A wave of strict tariffs on toys imported to the US from China, due to take effect yesterday, has been cancelled, for the time being.
Billions of dollars of tariffs, due to come into effect on 15 December, will be avoided after the two governments struck up an initial ‘phase one’ agreement to relax trade tensions.
Alongside toys, planned levies on smartphones, fashion items and more have also been postponed, in what US President Donald Trump calls “an amazing deal for all”.
Taking to twitter, Trump says further good news could be on the way: “We will begin negotiations on the phase two deal immediately, rather than waiting until after the 2020 Election.”
Steve Pasierb, president and CEO of the US Toy Association, which has tirelessly lobbied against the proposed levies, welcomed the news, saying the industry "can move forward".
"The news that the toy industry and the families we exist to serve will not be impacted by tariffs on Sunday is a welcome relief. We applaud the administration for coming to an agreement with China that begins to roll back these regressive taxes," he wrote on LinkedIn.
"With uncertainty removed, toy companies can move forward and focus on planning, product development, and providing joy for kids through the toys and games they make. We urge the administration to seize this opportune point in time to also eliminate tariffs that remain in effect.
The agreement will relax tariffs on millions of goods, including toys, in exchange for an increase in Chinese spend on US industrial equipment, primarily agricultural and energy products. China will also be forced to crack down on its counterfeit culture, heightening vigilance on protecting US IP and doing more to track down illegal copycat manufacturers – a practice that has plagued toys and licensees for decades.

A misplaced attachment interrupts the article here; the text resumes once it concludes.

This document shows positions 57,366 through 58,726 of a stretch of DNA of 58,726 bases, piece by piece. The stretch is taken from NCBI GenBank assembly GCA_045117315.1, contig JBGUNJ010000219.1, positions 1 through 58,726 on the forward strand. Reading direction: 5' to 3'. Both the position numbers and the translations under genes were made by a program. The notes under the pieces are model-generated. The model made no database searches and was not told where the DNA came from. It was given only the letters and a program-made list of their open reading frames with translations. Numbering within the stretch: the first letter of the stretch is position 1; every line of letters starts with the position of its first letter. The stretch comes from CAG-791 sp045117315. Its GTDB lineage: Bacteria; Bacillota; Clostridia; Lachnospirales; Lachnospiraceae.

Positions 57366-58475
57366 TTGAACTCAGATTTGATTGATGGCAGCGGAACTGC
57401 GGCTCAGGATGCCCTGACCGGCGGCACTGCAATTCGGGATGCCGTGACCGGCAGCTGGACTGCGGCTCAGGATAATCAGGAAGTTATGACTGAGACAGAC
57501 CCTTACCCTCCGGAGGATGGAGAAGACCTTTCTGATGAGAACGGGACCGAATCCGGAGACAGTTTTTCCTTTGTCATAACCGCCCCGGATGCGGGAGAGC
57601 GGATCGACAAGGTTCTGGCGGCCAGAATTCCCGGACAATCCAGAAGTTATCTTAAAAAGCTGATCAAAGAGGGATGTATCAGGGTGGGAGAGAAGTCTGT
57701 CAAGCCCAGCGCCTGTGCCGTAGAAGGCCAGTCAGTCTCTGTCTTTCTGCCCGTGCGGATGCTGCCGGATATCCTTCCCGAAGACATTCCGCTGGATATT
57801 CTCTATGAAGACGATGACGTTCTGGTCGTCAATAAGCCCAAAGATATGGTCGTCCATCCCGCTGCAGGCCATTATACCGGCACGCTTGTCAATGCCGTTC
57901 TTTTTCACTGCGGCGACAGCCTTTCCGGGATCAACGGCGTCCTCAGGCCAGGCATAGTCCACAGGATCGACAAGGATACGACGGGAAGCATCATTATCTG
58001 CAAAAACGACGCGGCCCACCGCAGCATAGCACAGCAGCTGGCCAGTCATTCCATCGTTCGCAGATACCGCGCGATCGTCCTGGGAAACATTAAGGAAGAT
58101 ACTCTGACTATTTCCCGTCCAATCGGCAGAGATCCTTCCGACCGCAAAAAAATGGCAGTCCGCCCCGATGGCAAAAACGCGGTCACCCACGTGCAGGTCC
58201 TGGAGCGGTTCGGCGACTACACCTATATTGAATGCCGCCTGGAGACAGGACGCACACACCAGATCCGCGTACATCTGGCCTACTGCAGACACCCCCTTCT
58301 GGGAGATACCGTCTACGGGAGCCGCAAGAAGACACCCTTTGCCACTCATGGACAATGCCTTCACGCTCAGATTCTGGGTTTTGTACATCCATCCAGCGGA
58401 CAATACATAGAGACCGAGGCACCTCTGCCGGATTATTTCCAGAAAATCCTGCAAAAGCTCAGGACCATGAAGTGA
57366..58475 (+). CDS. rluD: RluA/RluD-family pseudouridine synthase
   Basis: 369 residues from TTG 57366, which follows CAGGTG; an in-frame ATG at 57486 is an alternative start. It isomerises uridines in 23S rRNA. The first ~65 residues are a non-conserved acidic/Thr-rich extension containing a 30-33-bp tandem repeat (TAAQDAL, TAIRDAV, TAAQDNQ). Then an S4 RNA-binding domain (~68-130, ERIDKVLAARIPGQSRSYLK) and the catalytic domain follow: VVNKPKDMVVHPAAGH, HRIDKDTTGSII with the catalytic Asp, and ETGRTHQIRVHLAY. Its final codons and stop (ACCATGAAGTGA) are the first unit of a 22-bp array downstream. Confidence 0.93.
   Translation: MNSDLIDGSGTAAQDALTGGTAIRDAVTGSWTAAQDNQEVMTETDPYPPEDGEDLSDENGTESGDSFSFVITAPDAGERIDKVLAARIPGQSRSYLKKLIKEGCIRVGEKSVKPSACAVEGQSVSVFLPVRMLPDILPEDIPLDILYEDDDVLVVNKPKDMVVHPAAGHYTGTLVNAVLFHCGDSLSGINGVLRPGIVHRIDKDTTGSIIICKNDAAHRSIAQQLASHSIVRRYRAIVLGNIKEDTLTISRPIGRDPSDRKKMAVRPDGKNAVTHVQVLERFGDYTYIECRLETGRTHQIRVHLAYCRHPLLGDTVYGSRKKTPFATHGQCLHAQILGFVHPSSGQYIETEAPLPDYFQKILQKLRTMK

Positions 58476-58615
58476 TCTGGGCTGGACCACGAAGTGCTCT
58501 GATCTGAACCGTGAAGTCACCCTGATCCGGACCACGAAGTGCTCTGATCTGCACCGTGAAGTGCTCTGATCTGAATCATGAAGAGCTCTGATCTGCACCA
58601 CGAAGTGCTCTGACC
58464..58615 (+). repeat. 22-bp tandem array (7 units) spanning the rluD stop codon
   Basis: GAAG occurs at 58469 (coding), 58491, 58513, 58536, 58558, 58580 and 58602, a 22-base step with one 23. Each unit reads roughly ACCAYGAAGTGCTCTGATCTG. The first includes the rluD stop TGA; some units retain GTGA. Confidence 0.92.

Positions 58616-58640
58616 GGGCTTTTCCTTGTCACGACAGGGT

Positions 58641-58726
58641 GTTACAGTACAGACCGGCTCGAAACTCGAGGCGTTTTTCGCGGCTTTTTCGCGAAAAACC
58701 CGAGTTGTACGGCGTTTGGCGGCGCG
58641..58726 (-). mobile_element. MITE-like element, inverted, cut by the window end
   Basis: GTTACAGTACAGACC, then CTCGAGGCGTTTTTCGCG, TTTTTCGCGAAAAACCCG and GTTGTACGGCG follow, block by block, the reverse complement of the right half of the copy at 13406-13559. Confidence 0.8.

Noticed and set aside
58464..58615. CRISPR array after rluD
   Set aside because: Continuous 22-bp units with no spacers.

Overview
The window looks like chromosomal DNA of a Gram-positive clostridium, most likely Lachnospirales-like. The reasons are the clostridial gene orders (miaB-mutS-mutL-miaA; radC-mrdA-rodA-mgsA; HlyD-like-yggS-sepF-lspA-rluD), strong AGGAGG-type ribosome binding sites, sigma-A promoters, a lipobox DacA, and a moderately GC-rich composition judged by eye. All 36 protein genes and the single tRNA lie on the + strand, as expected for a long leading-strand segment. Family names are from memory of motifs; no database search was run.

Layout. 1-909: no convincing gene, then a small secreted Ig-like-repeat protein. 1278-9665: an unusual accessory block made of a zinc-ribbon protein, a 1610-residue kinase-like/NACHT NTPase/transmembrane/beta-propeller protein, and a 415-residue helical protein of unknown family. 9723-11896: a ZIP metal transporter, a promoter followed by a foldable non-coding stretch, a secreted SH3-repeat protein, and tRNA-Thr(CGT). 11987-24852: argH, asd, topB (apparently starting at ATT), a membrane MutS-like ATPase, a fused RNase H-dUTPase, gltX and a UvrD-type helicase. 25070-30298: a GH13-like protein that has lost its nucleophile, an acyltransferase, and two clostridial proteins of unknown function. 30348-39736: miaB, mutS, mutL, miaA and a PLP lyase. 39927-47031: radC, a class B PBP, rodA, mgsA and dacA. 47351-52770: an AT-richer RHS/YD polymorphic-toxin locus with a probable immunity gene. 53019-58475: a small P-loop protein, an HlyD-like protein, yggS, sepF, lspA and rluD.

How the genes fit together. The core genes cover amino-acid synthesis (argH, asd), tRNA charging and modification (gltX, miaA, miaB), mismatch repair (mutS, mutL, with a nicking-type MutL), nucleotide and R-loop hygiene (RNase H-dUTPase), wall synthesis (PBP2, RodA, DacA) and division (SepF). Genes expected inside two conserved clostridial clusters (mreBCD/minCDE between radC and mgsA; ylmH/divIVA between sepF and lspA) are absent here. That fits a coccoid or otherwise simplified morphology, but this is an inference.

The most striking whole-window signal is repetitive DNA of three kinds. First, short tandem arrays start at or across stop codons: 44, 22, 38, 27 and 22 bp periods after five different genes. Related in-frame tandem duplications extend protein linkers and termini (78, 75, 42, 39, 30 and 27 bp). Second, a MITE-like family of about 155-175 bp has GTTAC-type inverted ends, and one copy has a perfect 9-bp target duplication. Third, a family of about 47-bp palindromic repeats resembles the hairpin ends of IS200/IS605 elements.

Other terms include opening the doors to China’s financial services for US firms and greater transparency on the grey market for US technology innovation.
But the terms could be reversed if China breaks its pledges, plunging US toy companies into a situation some say could spark a mass collapse of suppliers and retailers who are unprepared or unable to shoulder the extra costs.
US trade representative Robert Lighthizer shifted responsibility for the agreement’s long-term success on China.
“Ultimately, whether this whole agreement works is going to be determined by who’s making the decisions in China, not in the United States,” he said.